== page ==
TSTI with version 3
Version 3 was tested again with the TSTI in hospitalised older patients. The procedure was identical as in step 3, however, as this version is only applicable as an interview version, this was done with an interviewer and observant. The observant only observed during the first step, and took over the interview role in the second and third steps.
Eight participants participated in the TSTI about Version 3. Characteristics of the participants are displayed in the last column of table 1.
In general, the tool in two phases was well understood. For example:
Item shortness of breath, phase 1, step 1: No, I have no problems with that, you know, shortness of breath. (A1)
Item shortness of breath, phase 1, step 1: Yes, that is present! And for that reason, I am admitted here. My oxygen was too low. And my carbon dioxide level is not good, much too high. Yes, complication of, yes. (A3)
We shortened the instructions, but did not modify the content of the tool. This last adaptation led to the final questionnaire (online supplemental appendix 2). The completion of this baseline questionnaire took 5–24 min, with a median of 11 min.
The P-BAS HOP was constructed as a tool that should be capable both to identify the goals and priorities of the individual older hospitalised patient and to measure the outcomes relevant to him regarding hospitalisation.
The items of the P-BAS HOP were based on interviews with hospitalised older patients. Including patients in the generation of patient reported outcomes is not self-evident and is even absent in many cases.18 But even when patients are involved in the generation of outcomes, they still only reflect the priorities of the overall patient population and not the individual patient. Therefore, the major advantage of the P-BAS HOP is that patients can indicate their individual priorities, which also leads to individual benefit scores.
Indicating individual priorities is also possible with the GAS, but the GAS is more time-consuming, varying from 15 to 20 min for experienced assessors,19 to 90 minutes per patient,20 while the P-BAS HOP takes 5–24 min, with a median of 11 min. Moreover, for some older patients it might be difficult to formulate their own goals,12 and the P-BAS HOP helps patients with examples of predefined goals.
More recently, models for goal based decision making were developed,21–23 but these methods are more suitable for clinical encounters to align treatment option with patient goals. The major advantage of the P-BAS HOP is that it is a more suitable and efficient tool to measure personalised outcomes in, for example, trials. It also could replace a diversity of existing tools, since it covers several dimension like symptoms, daily functioning, social functioning. Examples for which the P-BAS HOP could be used are to compare the personalised outcomes for alternatives of hospital admission, such as,24–27 the effectiveness of better geriatric management of in-hospital patients,28 or in a narrower way, to compare the effectiveness of different treatment methods on personalised outcomes.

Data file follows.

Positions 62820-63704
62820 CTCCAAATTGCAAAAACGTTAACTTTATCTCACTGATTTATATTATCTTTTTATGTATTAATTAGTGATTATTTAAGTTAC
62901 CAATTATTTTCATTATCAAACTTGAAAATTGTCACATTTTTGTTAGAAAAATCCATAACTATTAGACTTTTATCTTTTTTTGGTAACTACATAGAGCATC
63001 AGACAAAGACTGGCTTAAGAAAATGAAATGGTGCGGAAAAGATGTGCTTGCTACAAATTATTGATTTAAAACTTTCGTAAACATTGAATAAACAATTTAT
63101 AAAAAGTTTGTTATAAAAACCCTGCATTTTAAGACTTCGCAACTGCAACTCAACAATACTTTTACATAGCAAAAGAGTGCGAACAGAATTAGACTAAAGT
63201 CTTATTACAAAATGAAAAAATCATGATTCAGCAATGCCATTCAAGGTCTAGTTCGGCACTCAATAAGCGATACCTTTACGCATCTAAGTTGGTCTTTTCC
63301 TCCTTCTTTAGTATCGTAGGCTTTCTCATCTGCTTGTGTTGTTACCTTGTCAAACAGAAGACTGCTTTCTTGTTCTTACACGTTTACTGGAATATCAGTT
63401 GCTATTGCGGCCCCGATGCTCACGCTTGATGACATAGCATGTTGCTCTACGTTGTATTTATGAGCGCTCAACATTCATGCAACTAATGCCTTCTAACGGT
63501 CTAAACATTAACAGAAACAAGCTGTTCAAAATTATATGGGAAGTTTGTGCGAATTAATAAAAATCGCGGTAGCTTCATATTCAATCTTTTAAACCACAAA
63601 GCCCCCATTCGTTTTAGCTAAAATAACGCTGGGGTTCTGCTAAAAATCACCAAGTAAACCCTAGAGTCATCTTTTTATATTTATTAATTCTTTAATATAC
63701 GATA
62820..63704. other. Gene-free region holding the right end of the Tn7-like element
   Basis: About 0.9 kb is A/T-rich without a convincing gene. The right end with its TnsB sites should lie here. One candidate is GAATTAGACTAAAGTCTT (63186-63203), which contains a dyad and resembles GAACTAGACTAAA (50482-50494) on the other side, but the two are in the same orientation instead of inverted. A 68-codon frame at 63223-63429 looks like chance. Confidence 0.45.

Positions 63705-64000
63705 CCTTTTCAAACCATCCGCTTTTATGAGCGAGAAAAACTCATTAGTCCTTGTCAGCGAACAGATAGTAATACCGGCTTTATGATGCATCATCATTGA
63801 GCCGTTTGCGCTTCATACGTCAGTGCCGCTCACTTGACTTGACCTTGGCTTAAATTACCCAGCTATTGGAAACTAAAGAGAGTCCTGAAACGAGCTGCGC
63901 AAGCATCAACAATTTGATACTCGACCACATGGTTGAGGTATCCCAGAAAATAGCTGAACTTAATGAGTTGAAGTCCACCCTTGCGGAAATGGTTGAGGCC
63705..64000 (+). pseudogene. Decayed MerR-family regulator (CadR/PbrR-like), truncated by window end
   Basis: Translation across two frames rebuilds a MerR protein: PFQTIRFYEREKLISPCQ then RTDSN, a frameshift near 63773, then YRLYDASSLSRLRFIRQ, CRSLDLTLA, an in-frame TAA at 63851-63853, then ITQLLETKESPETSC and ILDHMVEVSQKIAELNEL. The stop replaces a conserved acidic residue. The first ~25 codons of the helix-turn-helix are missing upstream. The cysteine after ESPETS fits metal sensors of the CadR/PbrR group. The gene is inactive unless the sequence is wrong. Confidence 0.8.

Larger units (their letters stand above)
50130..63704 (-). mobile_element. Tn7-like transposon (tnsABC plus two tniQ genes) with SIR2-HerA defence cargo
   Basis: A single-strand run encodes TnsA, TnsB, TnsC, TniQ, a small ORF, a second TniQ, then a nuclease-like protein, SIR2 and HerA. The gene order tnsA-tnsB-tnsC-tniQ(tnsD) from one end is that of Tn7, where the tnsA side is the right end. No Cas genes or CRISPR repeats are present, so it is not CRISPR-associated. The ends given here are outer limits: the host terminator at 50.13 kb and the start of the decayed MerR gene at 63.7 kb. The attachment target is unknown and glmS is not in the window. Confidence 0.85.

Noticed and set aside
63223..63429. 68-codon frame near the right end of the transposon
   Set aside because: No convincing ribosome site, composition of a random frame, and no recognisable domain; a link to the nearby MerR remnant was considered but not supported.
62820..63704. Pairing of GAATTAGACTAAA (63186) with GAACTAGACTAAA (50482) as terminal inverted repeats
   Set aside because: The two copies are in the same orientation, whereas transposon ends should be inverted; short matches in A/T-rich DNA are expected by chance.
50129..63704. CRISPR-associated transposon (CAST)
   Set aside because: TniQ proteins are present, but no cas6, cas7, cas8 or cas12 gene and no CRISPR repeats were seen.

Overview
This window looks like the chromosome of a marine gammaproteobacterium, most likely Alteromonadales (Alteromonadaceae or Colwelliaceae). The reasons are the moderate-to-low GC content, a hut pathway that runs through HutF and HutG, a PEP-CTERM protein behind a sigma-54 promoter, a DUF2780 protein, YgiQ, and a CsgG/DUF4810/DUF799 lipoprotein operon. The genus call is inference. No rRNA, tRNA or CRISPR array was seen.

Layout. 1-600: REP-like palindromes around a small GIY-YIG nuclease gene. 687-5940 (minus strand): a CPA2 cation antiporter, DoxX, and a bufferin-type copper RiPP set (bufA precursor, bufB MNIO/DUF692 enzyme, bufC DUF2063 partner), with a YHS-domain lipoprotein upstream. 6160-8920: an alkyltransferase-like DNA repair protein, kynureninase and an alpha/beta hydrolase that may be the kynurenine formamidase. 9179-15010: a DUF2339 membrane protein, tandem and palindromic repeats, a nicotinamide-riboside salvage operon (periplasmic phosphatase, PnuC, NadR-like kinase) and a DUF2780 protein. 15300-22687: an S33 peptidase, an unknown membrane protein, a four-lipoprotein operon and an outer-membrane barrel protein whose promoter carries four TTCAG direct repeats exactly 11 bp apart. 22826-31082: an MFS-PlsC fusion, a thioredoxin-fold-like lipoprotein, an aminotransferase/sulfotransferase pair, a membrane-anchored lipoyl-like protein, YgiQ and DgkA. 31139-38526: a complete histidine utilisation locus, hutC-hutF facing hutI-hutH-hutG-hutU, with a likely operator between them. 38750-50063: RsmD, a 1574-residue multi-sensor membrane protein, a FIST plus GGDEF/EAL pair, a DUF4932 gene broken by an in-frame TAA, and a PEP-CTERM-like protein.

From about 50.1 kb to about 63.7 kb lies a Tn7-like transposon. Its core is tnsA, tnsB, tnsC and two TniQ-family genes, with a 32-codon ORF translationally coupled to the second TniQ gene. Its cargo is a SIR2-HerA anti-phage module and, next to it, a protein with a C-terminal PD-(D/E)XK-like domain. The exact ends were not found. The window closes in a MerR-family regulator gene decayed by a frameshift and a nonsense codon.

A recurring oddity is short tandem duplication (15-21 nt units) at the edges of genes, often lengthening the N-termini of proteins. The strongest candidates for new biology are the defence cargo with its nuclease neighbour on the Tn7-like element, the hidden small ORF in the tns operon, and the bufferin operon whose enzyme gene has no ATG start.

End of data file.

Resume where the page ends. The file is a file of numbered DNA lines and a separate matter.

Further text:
The pilot and field tests of the P-BAS HOP started already before we achieved complete saturation of goals in the qualitative interviews. Therefore, patients had the possibility to add goals during the TSTI. Several goals were added during the TSTI, which also appeared later in the qualitative interviews.3 Still, the qualitative interviews revealed later some extra target complaints, which were not included in the P-BAS HOP, such as vomiting, dizziness and sweating. Yet, in the final version of the P-BAS HOP, patients still have the opportunity to add personal goals which were not mentioned before.
By using the mean impact score to reduce items, items considered least important by the overall sample were removed, though this does not take account of the priorities of individuals who deviate from the majority. For this reason the extra open option was added. Most removed items, based on mean impact score, were confirmed when repeated in the regional teaching hospital. The only exceptions were in the categories improving daily functioning, resuming work/hobbies and regaining/maintaining independence/freedom.
In the categories improving daily functioning and resuming work/hobbies, the lowest priorities were ‘housework’ and ‘work’ in the first sample and ‘driving’ and ‘gardening’ in the second. Since driving and work were the second lowest priority in the second sample, the removal of housework and work could be justified.
In the category regaining/maintaining independence/freedom priorities in both hospitals were entirely opposite. We, therefore, have to conclude that we were too early to remove the item freedom. It is unclear whether these differences are caused by different contexts or because the field test in the regional hospital was after splitting the questionnaire into two phases, and therefore, the questions were altered.